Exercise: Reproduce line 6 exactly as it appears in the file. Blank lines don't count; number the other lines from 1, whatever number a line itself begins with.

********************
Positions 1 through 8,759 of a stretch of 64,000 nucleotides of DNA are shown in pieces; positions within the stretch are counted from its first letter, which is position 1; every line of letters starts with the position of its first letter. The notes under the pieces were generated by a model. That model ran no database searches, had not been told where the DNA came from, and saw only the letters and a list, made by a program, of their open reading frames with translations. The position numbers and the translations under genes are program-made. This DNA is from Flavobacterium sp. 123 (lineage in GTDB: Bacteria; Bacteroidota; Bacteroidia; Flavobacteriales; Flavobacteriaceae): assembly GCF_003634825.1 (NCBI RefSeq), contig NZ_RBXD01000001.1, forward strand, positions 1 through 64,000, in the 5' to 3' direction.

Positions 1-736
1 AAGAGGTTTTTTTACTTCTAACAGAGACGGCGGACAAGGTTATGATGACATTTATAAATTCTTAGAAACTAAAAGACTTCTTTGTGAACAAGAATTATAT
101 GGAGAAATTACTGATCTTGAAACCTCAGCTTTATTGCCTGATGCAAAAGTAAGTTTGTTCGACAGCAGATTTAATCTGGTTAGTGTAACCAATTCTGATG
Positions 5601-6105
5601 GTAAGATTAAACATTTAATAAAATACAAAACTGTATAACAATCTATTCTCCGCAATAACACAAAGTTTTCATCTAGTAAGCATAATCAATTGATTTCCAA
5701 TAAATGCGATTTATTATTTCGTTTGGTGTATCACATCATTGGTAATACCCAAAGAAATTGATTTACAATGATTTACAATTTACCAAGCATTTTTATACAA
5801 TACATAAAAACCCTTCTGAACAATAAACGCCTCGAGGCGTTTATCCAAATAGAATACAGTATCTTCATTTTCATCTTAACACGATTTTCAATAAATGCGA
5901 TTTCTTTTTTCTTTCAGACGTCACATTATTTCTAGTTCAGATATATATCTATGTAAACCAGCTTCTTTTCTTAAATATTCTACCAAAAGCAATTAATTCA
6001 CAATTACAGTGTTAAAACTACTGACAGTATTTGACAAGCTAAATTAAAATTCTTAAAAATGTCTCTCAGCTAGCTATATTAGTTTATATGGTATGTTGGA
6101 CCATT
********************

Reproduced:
5601 GTAAGATTAAACATTTAATAAAATACAAAACTGTATAACAATCTATTCTCCGCAATAACACAAAGTTTTCATCTAGTAAGCATAATCAATTGATTTCCAA